New Jersey workers might be safer when their employers are under less earning pressure according to a study that appeared in the Journal of Accounting and Economics. The study examined the relationship between pressure on managers to reach earnings expectations and safety in the workplace using injury data from the Occupational Safety and Health Administration for the years 2002 to 2011. This injury data was then compared to earnings data.
The study found that a firm that is just reaching or going beyond analyst forecasts has an injury rate that is 5 to 15 percent higher than companies that either beat their forecasts by a comfortable margin or miss them. There are several ways in which this economic pressure can lead to a more unsafe workplace. One is that employee workloads may be increased, with pressure to work faster or longer, when a company is in danger of falling short of its goal. In a reaction to this pressure, workers may take shortcuts with safety protocols or might be so tired that they behave unsafely. Furthermore, managers might also skip safety-related tasks to save time or money.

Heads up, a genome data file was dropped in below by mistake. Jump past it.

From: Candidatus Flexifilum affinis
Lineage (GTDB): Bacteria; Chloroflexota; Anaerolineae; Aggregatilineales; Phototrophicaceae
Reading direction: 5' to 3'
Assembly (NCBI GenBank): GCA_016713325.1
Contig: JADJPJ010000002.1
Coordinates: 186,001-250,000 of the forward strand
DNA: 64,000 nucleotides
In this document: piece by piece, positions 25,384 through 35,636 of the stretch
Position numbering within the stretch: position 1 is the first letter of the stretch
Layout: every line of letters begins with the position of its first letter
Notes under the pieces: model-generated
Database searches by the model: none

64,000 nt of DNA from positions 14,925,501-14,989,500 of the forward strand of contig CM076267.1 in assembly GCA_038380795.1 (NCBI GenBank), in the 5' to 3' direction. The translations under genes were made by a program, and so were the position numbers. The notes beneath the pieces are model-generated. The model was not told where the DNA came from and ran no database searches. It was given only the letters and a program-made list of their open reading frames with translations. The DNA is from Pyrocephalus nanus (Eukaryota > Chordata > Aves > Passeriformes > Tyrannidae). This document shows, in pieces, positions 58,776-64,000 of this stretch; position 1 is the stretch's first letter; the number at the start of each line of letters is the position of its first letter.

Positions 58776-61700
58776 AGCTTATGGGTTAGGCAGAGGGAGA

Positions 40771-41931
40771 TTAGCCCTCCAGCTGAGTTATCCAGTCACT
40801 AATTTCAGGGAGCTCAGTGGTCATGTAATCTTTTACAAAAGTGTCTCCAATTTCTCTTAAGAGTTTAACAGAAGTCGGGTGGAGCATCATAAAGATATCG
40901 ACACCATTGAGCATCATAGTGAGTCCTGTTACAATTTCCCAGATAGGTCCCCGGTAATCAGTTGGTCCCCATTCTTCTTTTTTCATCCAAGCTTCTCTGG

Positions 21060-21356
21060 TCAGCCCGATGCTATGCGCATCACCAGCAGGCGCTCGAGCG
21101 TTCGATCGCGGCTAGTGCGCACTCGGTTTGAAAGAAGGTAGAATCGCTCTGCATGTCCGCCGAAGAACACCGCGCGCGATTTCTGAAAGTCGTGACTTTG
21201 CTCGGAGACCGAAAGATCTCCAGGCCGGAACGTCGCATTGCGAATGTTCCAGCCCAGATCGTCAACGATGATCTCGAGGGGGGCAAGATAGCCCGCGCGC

The study also found that states with higher workers' compensation premiums had better safety records than those with lower ones. Companies took more care for their workers' safety when costs were higher.
Workers' compensation is available to most employees who are injured on the job. It may help cover the costs of medical expenses and provide a percentage of lost wages although some employers might try to discourage their employees from applying for benefits. Injured workers may want to consult an attorney about their rights and the process for applying for compensation as well as what to do if an appeal is necessary.